Beneficiary numbers have been sourced from the Ministry of Social Development (MSD) and are shown as the average number of beneficiaries across each quarter for the current year. Benefit categories were changed in July 2013, and cannot be reconciled consistantly with previous data, as a result decompositions of total beneficiaries are only given in the June 2014 year.


Dairy data has been sourced from the “New Zealand Dairy Statistics”, a publication co-owned by DairyNZ and LIC, as well as calculations made by Infometrics. The data accords to dairy seasons, which run from June to May.

Generally speaking data on herd numbers, cow numbers, milk solids production, and effective dairy hectares have been taken directly from DairyNZ/LIC for each territorial authority. However DairyNZ/LIC have aggregated together some neighbouring territorial authorities for confidentiality reasons (when there are fewer than four herds in one of the territorial authorities). In these cases, Infometrics has apportioned herds to individual territorial authorities using proportions from agricultural census data (and interpolating in between years), with a maximum of three herds allowed in the smaller territorial authority. Herds for Franklin have been apportioned between Auckland and Waikato District using employment shares in the dairy cattle farming sector that prevailed when Auckland Councils were amalgamated in 2010. Once apportionments of herds have been made, Infometrics then estimated cow numbers by utilising relative differences between herd sizes for members of the aggregated territorial authority shown in the agricultural census. Milk solids production and effective hectares were calculated for each member of an aggregated territorial authority by assuming that productivity and farming intensities of each territorial authority from years where a split was given persists for missing years (in cases where no split is ever given productivities and intensities between members of aggregated territorial authorities are assumed to be equal).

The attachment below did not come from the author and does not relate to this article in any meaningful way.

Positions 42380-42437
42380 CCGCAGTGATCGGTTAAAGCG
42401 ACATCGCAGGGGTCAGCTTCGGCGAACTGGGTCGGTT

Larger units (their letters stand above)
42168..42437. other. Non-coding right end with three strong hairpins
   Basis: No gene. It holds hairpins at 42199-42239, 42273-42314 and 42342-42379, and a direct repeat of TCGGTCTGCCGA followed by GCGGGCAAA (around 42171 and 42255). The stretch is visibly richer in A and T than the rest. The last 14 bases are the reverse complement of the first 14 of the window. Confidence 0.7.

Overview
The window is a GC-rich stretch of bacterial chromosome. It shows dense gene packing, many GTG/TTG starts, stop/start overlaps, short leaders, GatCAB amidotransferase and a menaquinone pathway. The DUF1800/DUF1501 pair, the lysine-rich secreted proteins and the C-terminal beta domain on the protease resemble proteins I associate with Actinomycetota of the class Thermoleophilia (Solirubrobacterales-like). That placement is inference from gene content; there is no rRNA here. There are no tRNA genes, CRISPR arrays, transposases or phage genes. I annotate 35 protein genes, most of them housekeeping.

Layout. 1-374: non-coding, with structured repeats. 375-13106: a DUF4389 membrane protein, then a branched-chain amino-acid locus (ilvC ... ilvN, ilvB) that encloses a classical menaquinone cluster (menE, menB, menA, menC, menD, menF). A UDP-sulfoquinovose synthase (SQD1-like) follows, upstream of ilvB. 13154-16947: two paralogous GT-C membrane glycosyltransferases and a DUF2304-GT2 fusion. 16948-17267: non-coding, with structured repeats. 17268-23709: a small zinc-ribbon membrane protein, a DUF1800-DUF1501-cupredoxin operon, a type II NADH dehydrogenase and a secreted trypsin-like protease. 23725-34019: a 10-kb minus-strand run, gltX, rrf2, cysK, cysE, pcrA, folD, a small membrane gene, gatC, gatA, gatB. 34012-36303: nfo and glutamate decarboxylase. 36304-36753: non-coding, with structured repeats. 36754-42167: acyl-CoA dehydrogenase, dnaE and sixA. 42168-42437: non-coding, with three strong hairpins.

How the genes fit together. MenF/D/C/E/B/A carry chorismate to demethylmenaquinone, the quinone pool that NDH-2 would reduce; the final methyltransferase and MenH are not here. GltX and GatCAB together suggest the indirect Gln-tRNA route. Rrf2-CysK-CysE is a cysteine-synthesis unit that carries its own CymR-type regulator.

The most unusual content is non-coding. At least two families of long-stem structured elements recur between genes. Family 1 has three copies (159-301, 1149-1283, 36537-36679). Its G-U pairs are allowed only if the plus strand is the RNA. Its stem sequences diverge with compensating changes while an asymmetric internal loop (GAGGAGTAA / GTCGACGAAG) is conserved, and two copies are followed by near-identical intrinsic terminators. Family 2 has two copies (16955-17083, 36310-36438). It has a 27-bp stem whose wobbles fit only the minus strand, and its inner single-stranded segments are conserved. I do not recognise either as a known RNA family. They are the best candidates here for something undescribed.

Total dairy payouts in each territorial authority have been calculated by Infometrics by utilising milk solids production in conjunction with Fonterra’s farmgate milk price (excluding dividends) from the dairy season in question.

All regional totals given have been calculated by Infometrics by aggregating territorial authorities within each region.

Tourism expenditure

Tourism expenditure is sourced from MBIE’s regional tourism estimates. These regional estimates are based on electronic card transaction data, but are calibrated to be consistent with national tourism expenditure data shown in Statistics NZ’s Tourism Satellite Account. This calibration takes into consideration the International Visitor Survey, so that differences in propensities to use cards versus cash for visitors from various countries of origin are accounted for.

Maori industry and occupational employment

Infometrics models Maori industry and occupational employment data by drawing on detailed data from the Census, Household Labour Force Survey (HLFS) as well as the Infometrics Regional Employment Industry Model (REIM) and the Infometrics Regional Industry-Occupational matrix.